When I go and speak to kids, it’s really interesting to hear [what they have to say]. First of all, I get a really good picture of how many kids are getting paid for their grades—which is a lot. Then also, kids will say: “How can I help my parents understand that I need more control?” I sort of help them come up with the language to help them talk to their parents. When it gets really heartbreaking is when I hear students [whose] parents are divorced, and they say it’s hard for them to get their parents on the same page. One girl—and this really blew me away—said: “Look, I want to talk to my parents more and spend more time with them at dinner, but I don’t want to just talk to them about school. I want to talk about things not having to do with grades.” She was so sad because there were so many missed opportunities. I had to think of my own time at the table, and ask: “Am I feeding my kids the desire to talk to me? Or am I setting myself up to alienate my kids into talking about those things?” So talking to kids has been a really effective thing because listening to my own kids was where it all started, so listening to other kids is a logical extension of that.
How can you help parents to still trust their kids after their kids “fail”?
I love the book called of Age of Opportunity by Laurence Steinberg… The quote that I love is: “Permit when you can, protect when you must.” I love that the default is permit. Permit and trust because kids need to explore, need to be trusted, and move out of their comfort zone. We tend to default to protect and I think the idea is that you have to default to permit and protect only when things get really dire. Allow kids and allow yourself to get a little uncomfortable first with permit before you head over to protect.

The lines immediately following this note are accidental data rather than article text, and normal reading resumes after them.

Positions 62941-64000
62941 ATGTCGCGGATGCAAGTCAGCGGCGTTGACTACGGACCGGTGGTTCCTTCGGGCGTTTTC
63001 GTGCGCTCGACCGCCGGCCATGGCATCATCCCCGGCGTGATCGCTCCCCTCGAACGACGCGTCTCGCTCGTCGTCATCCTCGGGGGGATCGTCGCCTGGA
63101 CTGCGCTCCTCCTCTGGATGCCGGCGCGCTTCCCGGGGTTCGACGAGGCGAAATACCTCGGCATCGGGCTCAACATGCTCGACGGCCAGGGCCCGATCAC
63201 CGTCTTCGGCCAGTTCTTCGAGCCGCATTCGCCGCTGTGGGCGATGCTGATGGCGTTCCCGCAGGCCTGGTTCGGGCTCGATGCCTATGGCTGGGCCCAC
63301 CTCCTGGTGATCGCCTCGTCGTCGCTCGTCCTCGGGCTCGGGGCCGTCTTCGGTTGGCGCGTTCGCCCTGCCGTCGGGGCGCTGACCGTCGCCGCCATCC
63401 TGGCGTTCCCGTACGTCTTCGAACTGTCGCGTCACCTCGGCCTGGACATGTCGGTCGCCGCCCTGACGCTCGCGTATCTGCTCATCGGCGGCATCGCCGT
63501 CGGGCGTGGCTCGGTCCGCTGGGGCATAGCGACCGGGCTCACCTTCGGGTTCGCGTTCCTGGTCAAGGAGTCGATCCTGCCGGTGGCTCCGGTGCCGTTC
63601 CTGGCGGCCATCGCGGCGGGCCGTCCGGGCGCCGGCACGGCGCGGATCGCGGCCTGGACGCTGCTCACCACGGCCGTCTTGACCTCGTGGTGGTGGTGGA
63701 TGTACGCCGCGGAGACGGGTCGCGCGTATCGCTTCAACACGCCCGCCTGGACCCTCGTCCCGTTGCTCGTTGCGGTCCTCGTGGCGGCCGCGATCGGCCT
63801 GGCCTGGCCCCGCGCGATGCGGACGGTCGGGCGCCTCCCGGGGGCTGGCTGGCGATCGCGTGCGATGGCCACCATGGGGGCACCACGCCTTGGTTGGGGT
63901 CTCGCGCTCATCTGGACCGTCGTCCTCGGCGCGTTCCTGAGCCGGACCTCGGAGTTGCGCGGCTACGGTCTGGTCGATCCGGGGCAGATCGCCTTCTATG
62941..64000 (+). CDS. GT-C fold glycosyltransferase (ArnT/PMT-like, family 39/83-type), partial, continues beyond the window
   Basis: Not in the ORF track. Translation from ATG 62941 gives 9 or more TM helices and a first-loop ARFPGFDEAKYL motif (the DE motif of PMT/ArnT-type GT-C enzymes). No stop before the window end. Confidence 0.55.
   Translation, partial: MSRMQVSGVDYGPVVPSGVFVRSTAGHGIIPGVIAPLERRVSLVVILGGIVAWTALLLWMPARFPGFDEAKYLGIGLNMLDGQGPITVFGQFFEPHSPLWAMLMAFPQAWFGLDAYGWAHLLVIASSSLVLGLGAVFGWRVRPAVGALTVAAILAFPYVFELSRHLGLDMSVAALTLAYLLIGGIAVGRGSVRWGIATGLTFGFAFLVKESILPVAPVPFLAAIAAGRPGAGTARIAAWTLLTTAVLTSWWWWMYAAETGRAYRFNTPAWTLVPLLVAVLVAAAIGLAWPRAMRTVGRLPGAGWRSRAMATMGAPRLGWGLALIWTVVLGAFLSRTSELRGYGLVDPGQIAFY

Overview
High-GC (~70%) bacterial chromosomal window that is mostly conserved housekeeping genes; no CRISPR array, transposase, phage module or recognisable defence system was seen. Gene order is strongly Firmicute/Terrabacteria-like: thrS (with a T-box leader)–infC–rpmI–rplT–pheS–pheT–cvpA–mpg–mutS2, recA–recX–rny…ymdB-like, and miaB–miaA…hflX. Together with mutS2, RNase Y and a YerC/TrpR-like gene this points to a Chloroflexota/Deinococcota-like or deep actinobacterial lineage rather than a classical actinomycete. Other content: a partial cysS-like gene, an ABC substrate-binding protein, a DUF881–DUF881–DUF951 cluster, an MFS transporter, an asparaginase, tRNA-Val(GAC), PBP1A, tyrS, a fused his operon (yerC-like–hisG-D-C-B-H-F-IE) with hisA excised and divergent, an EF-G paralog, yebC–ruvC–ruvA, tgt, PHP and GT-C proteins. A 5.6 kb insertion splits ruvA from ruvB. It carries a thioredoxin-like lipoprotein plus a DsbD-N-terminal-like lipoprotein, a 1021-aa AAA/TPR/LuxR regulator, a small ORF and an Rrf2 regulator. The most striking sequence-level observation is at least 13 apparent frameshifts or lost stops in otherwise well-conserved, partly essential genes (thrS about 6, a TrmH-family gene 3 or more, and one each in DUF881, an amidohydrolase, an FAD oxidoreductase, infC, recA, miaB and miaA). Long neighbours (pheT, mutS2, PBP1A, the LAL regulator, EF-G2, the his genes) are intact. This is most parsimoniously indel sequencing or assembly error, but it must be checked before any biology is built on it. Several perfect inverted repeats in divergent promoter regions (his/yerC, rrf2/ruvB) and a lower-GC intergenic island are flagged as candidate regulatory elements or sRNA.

Was there anything that really surprised you when you were doing your research?
I think one of things I talked about was being confused as a parent and looking at the little house on the prairie that was a little simpler. I think that has been a big release for me—to not be as confused. I think you should keep the long term in mind. I think we can agonize over the short term a lot…but every single time I start to stress over that, I have to pull back and ask if it this important long term and if answer is “yes” then I can relax. Where we tend to trip ourselves up is: “Is his homework done today? Is he happy today? Is he growing?” That’s where we tend to stress out.
There seems to have been a change in education from the emphasis being on learning to being on grades. Do you think we can transition back?
We are in a really bad place right now where everything is about the product, the grades, the scores. We’ve completely lost sight of [the fact that] what’s important is whether or not the child is learning… There’s been a lot of push to re-think how grades work. There is conversation going on, but we are in the middle of this extremely polarized educational front with Common Core and state standards—that conversation is kind of on the periphery right now. But I think if things settle down with Common Core stuff, there is a lot to be learned from that discussion about other ways to assess kids that may be useful. We are in an all-or-nothing phase which is really unfortunate… I think the idea of long term over short term, and process over product, would go a long way to help the kids learn more.
To learn more about Jessica Lahey, visit jessicalahey.com!